At least five people were dead in Britain today after a taxi driver went on the rampage with a shotgun then killed himself.
Divorced father-of-two Derrick Bird, 52, murdered a colleague in the middle of Whitehaven and drove through the Lake District blasting at other victims, apparently at random.
This afternoon, following a frantic manhunt amid calls for residents to stay indoors, police found his body 20 miles away in woods near the hamlet of Boot, Cumbria.
Reports suggested there were up to 11 shootings but police have yet to confirm the death toll.
Cumbria Police said at least 25 people were injured in the shootings.
Witnesses told of their terror as Bird drove through Whitehaven with the shotgun hanging out of the window of his taxi.
Police said that following the shooting in Whitehaven, the gunman fled south along the coast, going through Gosforth and Seascale before turning inland and ending up in Boot.
Rod Davies, landlord of Gosforth Hall Inn, said he understood the gunman returned to his home in Rowrah and shot his own mother.
Mr Davies, who has lived in Gosforth since 2002, said: “The guy flipped for whatever reason. Whether it was pre-meditated, we don’t know.
“We’ve heard he returned home and shot his mother. Then he has gone on a spree to Seascale, where he’s believed to have caused two fatalities.
“He then left Seascale and went through Gosforth where he’s believed to have killed a local farmer – shot him at point-blank range.
“He’s then headed to the valley where Boot is.”
Deputy Chief Constable Stuart Hyde said: “I can confirm that we’ve found a body in a wooded area near Boot which we believe to be Mr Bird, together with a firearm.
“A formal identification will be made later”
West Cumberland Hospital in Whitehaven declared a major incident, while the accident and emergency department at the Cumberland Infirmary in Carlisle was on standby.
Boot Inn landlord Sean King said that fellow publican Harry Berger, who runs the Woolpack, was shot in the arm in Seascale and was recovering in hospital.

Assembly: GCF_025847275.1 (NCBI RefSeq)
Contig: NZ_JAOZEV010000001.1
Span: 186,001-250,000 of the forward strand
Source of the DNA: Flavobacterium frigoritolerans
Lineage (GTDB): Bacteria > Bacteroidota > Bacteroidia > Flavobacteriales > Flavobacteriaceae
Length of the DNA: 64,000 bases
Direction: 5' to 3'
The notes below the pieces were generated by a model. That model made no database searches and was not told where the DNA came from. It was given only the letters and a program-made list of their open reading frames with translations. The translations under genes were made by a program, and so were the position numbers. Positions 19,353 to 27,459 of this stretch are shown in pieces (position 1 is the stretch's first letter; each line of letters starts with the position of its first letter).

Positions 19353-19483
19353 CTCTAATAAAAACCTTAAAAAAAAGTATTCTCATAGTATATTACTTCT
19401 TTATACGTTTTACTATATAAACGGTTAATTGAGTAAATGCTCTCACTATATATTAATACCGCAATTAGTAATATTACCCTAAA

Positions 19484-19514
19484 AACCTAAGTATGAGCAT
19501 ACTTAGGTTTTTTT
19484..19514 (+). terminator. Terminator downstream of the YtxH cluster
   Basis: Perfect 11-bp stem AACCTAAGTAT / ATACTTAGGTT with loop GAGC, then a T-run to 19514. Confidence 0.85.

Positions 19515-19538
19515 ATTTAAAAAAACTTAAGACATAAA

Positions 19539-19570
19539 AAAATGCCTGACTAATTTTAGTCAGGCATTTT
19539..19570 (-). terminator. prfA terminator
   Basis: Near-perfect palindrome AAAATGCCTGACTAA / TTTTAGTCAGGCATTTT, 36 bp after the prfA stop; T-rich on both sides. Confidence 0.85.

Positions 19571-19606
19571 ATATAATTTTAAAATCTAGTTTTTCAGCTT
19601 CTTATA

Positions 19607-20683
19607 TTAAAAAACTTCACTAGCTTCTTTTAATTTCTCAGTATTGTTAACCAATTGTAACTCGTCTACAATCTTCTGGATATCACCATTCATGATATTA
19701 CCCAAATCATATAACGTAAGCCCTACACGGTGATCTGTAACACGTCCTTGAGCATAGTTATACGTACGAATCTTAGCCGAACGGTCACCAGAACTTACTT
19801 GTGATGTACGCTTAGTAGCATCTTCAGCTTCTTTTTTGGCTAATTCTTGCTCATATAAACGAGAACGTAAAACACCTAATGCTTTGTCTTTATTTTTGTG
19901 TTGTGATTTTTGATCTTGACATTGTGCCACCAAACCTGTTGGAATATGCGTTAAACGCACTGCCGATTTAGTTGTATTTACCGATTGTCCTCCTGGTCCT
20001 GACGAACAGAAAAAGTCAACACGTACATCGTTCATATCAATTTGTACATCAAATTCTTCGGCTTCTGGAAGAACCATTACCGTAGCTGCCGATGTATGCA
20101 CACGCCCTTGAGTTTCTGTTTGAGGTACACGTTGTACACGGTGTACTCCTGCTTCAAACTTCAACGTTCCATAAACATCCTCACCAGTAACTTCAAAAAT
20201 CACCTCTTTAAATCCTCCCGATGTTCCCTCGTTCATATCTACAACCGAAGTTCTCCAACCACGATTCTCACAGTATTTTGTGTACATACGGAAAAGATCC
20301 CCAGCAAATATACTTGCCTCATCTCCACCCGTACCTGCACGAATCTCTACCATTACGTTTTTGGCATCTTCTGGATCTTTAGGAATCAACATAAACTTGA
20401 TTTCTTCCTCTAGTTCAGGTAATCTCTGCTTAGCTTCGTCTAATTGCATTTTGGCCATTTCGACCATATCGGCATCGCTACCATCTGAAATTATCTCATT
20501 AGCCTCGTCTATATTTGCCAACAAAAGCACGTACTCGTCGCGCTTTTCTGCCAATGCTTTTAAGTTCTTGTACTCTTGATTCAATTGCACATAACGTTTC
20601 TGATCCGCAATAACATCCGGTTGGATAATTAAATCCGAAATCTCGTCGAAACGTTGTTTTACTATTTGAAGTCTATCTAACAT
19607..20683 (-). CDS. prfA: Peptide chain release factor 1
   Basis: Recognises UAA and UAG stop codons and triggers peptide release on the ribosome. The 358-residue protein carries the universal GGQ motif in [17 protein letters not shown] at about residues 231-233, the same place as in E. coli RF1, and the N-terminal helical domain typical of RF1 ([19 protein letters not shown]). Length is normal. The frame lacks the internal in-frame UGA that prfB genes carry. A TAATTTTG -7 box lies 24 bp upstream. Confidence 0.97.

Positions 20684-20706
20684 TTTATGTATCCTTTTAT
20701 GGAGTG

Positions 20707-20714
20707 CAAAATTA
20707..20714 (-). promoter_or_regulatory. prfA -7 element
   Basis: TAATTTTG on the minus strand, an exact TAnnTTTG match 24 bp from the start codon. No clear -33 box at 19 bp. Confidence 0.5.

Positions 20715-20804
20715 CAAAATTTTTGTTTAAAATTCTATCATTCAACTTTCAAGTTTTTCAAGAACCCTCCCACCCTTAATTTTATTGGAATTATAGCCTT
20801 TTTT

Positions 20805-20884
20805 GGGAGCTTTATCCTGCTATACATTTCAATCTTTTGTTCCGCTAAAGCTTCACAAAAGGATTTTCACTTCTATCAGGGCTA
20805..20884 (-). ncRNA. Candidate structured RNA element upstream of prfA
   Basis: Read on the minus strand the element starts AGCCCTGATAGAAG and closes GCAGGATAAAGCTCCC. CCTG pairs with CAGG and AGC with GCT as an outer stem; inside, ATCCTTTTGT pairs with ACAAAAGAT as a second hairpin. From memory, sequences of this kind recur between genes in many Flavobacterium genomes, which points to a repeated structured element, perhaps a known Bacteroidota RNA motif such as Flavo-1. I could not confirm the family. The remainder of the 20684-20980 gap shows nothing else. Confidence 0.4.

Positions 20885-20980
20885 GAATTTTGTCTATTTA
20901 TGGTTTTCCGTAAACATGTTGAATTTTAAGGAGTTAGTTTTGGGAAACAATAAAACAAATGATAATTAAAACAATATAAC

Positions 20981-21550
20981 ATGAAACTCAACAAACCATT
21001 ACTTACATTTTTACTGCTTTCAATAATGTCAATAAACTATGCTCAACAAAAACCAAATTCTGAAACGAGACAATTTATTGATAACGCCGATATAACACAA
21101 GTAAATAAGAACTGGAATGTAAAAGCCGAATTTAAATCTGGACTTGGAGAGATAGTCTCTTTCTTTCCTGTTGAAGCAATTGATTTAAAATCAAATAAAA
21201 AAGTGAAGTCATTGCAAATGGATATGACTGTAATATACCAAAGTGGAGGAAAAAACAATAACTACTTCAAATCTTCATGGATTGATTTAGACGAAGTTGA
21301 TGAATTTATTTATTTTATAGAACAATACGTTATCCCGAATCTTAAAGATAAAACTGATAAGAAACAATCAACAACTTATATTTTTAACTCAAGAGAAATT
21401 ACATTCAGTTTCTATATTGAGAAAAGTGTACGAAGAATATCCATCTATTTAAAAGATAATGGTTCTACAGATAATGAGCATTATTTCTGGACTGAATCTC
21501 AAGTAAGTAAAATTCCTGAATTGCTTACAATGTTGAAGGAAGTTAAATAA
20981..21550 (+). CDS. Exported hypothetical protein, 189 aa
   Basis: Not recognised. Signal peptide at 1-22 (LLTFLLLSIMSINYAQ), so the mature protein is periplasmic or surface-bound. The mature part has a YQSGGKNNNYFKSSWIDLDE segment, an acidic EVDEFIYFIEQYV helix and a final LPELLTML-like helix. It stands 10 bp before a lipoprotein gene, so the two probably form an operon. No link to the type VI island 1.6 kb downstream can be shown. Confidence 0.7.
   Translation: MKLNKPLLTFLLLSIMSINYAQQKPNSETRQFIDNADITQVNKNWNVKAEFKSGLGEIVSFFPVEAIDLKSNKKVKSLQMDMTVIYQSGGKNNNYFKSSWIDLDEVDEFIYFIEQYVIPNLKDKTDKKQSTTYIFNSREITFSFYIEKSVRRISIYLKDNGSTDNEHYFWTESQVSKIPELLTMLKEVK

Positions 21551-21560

A member of staff at the Woolpack Inn said a girl had received minor buckshot wounds.
Glenda Pears, boss of L&G Taxis, said Bird and a victim found in Duke Street, Whitehaven, were self-employed drivers and friends.
She said one of her drivers witnessed the aftermath of the shooting at a rival taxi rank in Whitehaven.
She said: “We just don’t know what’s happened. The lad that’s been killed was friends with him. They used to stand together having a craic on the rank.
“He was friends with everybody and used to stand and joke on Duke Street.”
One witness said the gunman drove up alongside him at traffic lights by Whitehaven police station in Duke Street.
Alan Hannah, 68, of Great Broughton, told the Whitehaven News: “As I turned past the police station, I saw all these officers running out and realised something major was going on so I moved over to the right-hand lane.
“Then a car pulled up on the left, stopping at the lights.
“I saw a man with a large shotgun and his windscreen was smashed. I drove through the red light to get into Lowther Street and get out of the way. I got home safely but was very shaken.”
A Whitehaven cab driver said he understood a total of three taxi drivers had been shot, two fatally.
The man, who did not want to be named, claimed an argument broke out between Bird and the other three men last night at the Duke Street taxi rank.
He said: “All of the taxi drivers were friends. But I heard last night there was an argument on the taxi rank.
“I don’t know what caused it, but something must have happened last night. Derrick Bird took off in his car and went home. I don’t know what time of night it was.”
He said he knew one of the victims, describing him as “a real character”.
The taxi driver, who had known Bird for 10 years, added: “He was quite a friendly person. This has been a shock to all the taxi drivers. It’s just a tragic thing.”
As he began his first Prime Minister’s Questions today, David Cameron said the House of Commons would be “alarmed and shocked by the events unfolding in Cumbria” where at least five people had died in the shootings.
He said: “When lives and communities are suddenly shattered in this way, our thoughts should be with all those caught up in these tragic events, especially the families and friends of those killed or injured.”